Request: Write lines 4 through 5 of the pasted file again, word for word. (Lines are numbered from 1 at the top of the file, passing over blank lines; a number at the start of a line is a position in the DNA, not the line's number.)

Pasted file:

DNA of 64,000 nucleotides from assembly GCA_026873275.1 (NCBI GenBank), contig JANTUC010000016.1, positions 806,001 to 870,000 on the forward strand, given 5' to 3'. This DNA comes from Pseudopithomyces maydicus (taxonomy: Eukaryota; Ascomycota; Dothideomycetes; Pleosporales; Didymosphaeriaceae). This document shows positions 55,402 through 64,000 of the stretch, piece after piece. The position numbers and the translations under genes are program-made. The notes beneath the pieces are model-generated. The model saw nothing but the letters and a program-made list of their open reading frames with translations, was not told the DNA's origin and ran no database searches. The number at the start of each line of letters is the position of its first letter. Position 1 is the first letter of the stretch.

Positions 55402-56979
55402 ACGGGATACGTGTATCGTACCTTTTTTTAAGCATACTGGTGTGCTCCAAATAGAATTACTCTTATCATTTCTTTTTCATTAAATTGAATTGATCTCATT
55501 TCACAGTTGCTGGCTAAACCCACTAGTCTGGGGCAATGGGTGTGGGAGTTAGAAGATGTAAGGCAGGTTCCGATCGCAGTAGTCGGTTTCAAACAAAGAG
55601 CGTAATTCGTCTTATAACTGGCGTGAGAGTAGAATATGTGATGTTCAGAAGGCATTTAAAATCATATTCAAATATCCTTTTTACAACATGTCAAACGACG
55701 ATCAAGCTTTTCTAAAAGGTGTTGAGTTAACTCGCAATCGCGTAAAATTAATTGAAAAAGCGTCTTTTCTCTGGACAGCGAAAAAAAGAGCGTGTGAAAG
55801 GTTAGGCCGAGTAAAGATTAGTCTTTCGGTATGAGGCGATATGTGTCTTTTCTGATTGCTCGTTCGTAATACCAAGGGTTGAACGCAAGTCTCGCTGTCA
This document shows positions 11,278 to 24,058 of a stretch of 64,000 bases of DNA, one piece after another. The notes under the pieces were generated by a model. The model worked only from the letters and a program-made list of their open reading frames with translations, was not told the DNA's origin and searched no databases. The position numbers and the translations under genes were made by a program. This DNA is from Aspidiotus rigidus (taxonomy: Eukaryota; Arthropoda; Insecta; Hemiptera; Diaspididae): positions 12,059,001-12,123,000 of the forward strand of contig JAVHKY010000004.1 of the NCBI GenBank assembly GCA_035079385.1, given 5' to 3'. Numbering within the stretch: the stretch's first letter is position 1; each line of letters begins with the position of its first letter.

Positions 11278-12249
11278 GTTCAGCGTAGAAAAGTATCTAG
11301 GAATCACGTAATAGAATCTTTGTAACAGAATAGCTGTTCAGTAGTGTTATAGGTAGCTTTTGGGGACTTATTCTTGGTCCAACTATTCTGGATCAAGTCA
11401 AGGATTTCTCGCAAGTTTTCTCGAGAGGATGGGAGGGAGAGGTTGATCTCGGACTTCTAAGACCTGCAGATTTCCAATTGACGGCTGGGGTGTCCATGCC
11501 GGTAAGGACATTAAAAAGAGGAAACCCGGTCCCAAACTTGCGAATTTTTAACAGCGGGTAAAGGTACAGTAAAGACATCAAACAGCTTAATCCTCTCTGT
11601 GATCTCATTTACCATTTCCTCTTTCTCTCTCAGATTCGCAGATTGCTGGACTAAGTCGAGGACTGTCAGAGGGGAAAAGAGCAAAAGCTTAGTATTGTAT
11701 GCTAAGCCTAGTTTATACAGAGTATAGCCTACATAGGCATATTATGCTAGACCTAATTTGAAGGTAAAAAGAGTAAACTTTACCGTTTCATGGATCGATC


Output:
55501 TCACAGTTGCTGGCTAAACCCACTAGTCTGGGGCAATGGGTGTGGGAGTTAGAAGATGTAAGGCAGGTTCCGATCGCAGTAGTCGGTTTCAAACAAAGAG
55601 CGTAATTCGTCTTATAACTGGCGTGAGAGTAGAATATGTGATGTTCAGAAGGCATTTAAAATCATATTCAAATATCCTTTTTACAACATGTCAAACGACG